Better Breastfeeding

A happy woman with a baby who recently had a frenectomy, is lovingly holding a baby in her arms breastfeeding.

For breastfeeding mothers, frenectomy can be a game-changer. A tight frenulum can make it difficult for babies to latch onto the breast, causing pain and discomfort for both the mother and the baby. By releasing the frenulum, frenectomy can improve the baby’s ability to latch and suckle, making breastfeeding a more enjoyable and successful experience for both mother and baby.

Enhanced Speech and Feeding Abilities

In older children, a tight frenulum can cause speech and feeding difficulties. By releasing the frenulum, frenectomy can improve tongue and lip movement, allowing for clearer speech and easier eating.

Traditional Frenectomy vs. Laser Frenectomy

Traditionally, frenectomy was performed using a scalpel or scissors, which could be painful and require stitches. However, with advancements in technology, laser frenectomy has become the preferred method for this procedure. Let’s compare the two methods.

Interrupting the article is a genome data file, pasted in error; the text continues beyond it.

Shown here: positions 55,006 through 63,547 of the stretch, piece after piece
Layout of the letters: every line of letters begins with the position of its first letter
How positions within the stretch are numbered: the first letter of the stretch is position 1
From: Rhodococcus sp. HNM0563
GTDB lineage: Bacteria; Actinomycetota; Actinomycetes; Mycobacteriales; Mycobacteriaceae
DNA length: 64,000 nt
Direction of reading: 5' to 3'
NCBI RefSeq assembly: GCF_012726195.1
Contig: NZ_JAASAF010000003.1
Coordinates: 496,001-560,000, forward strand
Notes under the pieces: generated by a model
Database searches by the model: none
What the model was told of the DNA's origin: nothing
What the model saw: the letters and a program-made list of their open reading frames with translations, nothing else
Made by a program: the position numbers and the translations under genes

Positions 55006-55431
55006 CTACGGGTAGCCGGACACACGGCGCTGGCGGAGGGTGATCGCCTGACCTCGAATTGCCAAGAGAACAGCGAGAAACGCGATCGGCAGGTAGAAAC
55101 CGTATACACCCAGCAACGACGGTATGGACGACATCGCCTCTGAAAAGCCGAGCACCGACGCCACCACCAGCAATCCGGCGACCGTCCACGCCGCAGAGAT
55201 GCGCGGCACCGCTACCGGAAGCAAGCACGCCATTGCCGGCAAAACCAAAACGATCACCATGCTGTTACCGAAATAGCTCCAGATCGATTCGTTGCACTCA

Traditional Frenectomy

Traditional frenectomy involves using a scalpel or scissors to cut the frenulum. This method can be painful and may require stitches, which can be uncomfortable for the baby. It also carries a higher risk of infection and bleeding.

Laser Frenectomy

Laser frenectomy, on the other hand, uses a laser to remove the frenulum. This method is virtually painless, and there is no need for stitches. The laser cauterizes the wound, reducing the risk of infection and bleeding. It also allows for more precision, making it a safer and more effective option for babies and children.

What to Expect During a Laser Frenectomy Procedure

If you suspect that your baby has tongue-tie or lip-tie, it is essential to consult with a pediatric dentist or a specialist who is trained in performing frenectomy procedures. Here’s what you can expect during a laser frenectomy procedure.


The first step is to schedule a consultation with a pediatric dentist or specialist. They will examine your baby’s mouth and determine if a frenectomy is necessary.

The Procedure

On the day of the procedure, your baby will be given a local anesthetic to numb the area. The laser will then be used to remove the frenulum, which takes only a few minutes. The wound will be cauterized, and there is no need for stitches.


After the procedure, your baby may experience some discomfort, but this can be managed with over-the-counter pain medication. You will also be given specific instructions on how to care for the wound and promote healing.

Lingual Frenectomy Before and After